We all know raccoons – those cute critters with the “bandit” mask around their eyes. Well, cute until they’re turning your garbage can inside out, or causing serious damage up in your attic, anyway.
We find it’s important to educate yourself on the potential wildlife infestations in your area, as this will help you navigate the situation more calmly. So, in the interest of prevention, but also because so many people have asked us “do raccoons make a good pet?”, we’re gonna tell you our favorite facts about them.
First things first, we want to discuss the raccoon’s infamous bandit mask. Many people are surprised to learn that the distinctive black marks around a raccoon’s eyes aren’t accidental or random, in the slightest.
Do you know the way an athlete will paint their eyes to improve clarity? Well, that’s essentially what the raccoon’s mask does. The black markings increase contrast and allow the raccoon to move and see more clearly. Especially since the animal is nocturnal, it needs to be able to distinguish shapes and predators in the dark, and that’s what the mask does.
2. They have remarkably human-like “hands”.
Because with raccoons, we think it’s fair to talk about hands and not simply paws. As some of you may know, raccoons have five dexterous fingers on either hand that allow them to easily grab things. This is how they’re able to lift the lids off of trash cans, something that makes them a force to be reckoned with, even for the most diligent homeowners.
Not only that, but a raccoon’s hands are also deeply sensitive, with clusters of nerves in their palms sending signals to the brain. This is how raccoons are able to easily examine things underwater or in the dark.
3. They’re pretty smart.
Raccoons rank below monkeys, in terms of mammal IQs, with monkeys ranking under humans. This means raccoons have a pretty high IQ (which makes them even more of a concern for homeowners – find some of our favorite prevention tips at raccoontips.com). Raccoons are resourceful and exhibit clear problem-solving and critical thinking skills, in dire situations.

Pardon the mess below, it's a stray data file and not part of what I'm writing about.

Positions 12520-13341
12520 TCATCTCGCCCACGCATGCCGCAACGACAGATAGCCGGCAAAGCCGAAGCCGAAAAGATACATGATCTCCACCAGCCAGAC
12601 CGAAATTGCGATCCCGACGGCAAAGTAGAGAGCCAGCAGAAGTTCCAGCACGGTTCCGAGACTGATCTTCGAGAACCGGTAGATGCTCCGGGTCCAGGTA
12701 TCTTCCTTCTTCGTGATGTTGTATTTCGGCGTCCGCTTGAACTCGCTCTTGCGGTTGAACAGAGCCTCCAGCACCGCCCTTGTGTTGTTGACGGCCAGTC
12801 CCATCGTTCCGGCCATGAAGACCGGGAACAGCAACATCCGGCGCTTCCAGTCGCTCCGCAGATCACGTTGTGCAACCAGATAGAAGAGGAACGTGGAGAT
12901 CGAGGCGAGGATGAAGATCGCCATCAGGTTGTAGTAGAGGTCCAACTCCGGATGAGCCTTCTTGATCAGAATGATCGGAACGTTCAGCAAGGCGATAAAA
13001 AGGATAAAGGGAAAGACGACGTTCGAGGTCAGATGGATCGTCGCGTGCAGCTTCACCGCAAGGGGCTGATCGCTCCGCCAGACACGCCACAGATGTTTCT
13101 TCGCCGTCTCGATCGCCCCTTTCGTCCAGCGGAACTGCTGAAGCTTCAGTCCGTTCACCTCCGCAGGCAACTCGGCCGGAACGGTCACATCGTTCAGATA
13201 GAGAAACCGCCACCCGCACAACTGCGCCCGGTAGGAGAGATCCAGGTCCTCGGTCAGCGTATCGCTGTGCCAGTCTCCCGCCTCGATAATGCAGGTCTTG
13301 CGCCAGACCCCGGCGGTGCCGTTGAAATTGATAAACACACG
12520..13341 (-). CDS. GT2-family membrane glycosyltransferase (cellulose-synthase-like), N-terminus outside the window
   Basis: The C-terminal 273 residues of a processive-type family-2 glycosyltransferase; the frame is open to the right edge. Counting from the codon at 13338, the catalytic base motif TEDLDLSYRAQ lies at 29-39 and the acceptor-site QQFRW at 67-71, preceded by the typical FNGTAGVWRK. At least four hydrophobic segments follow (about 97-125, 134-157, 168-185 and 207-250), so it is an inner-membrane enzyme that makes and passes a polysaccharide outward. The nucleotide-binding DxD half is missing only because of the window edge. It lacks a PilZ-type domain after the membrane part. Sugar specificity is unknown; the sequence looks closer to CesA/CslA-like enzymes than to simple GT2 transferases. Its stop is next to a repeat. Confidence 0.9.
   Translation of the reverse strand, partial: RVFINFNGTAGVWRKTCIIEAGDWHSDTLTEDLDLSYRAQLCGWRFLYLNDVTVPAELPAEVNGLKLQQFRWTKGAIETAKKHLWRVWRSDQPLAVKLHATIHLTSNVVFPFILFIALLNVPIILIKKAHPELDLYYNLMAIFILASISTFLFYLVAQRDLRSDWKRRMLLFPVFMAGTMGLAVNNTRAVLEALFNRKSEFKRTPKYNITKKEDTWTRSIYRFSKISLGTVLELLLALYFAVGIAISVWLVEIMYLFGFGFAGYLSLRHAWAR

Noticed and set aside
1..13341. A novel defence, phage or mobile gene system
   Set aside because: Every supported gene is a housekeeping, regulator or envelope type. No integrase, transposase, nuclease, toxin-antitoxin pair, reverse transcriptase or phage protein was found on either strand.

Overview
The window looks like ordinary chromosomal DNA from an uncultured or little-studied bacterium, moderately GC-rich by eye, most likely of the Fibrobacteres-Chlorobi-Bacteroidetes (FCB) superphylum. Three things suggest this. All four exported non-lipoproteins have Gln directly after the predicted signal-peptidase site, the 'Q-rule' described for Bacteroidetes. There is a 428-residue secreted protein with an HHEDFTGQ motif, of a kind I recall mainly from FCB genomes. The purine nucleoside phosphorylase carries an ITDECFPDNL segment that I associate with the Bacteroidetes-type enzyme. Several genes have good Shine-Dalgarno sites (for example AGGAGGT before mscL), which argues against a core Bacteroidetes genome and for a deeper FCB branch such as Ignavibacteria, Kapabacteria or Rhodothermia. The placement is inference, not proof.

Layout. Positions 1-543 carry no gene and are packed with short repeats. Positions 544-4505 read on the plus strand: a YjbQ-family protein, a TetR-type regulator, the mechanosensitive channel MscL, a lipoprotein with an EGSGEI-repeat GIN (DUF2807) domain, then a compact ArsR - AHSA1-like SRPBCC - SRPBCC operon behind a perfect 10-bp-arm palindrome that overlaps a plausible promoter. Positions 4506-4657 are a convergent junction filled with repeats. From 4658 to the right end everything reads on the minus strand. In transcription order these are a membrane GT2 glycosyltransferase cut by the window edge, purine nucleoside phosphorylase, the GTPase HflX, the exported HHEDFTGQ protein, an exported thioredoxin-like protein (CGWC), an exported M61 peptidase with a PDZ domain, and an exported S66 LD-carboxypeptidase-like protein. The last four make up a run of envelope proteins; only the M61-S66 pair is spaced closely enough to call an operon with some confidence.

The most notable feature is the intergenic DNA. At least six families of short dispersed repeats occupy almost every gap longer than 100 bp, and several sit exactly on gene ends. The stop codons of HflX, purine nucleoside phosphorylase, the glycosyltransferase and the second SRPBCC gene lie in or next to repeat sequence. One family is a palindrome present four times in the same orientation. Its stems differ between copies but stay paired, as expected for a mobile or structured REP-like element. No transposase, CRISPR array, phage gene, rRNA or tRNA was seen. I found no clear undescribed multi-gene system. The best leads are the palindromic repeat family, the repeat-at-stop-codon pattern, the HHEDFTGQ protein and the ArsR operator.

Not only that, but raccoons also have quite a complex vocabulary. They can emit over 50 distinct noises, most of them being used to communicate with one another, share the location of predators, and other important knowledge. Raccoons will hiss, purr, growl, chirp, or squeal.
4. They’re not big on family.
While some animals will mate with one partner for life, raccoons aren’t monogamous, in the sense that they will mate with as many females as they can, per mating season. Males will, anyway, while females will typically only mate with one. Male raccoons are also uninterested when it comes to protecting and raising a family. Their role begins and ends during mating season, with the female raccoon being left to raise her young on her own.
Raccoons are solitary creatures by nature and do not even hang around in clusters, tending to avoid the company of other raccoons, outside of brief periods.
5. They’re fast and resourceful.
Raccoons are among the most resilient creatures in the animal kingdom, known for their ability to adapt to pretty much any habitat (mountains, tropics, crowded cities – they can live anywhere).
On top of that, raccoons can move at up to 15 miles per hour, making them a force to be reckoned with. This is why, if you’re dealing with a raccoon infestation, we suggest that you contact Complete Wildlife Removal, rather than attempt to deal with it yourself.
To answer the question, no, raccoons do not make good pets, but they are a lot more intelligent and interesting than at first meets the eye.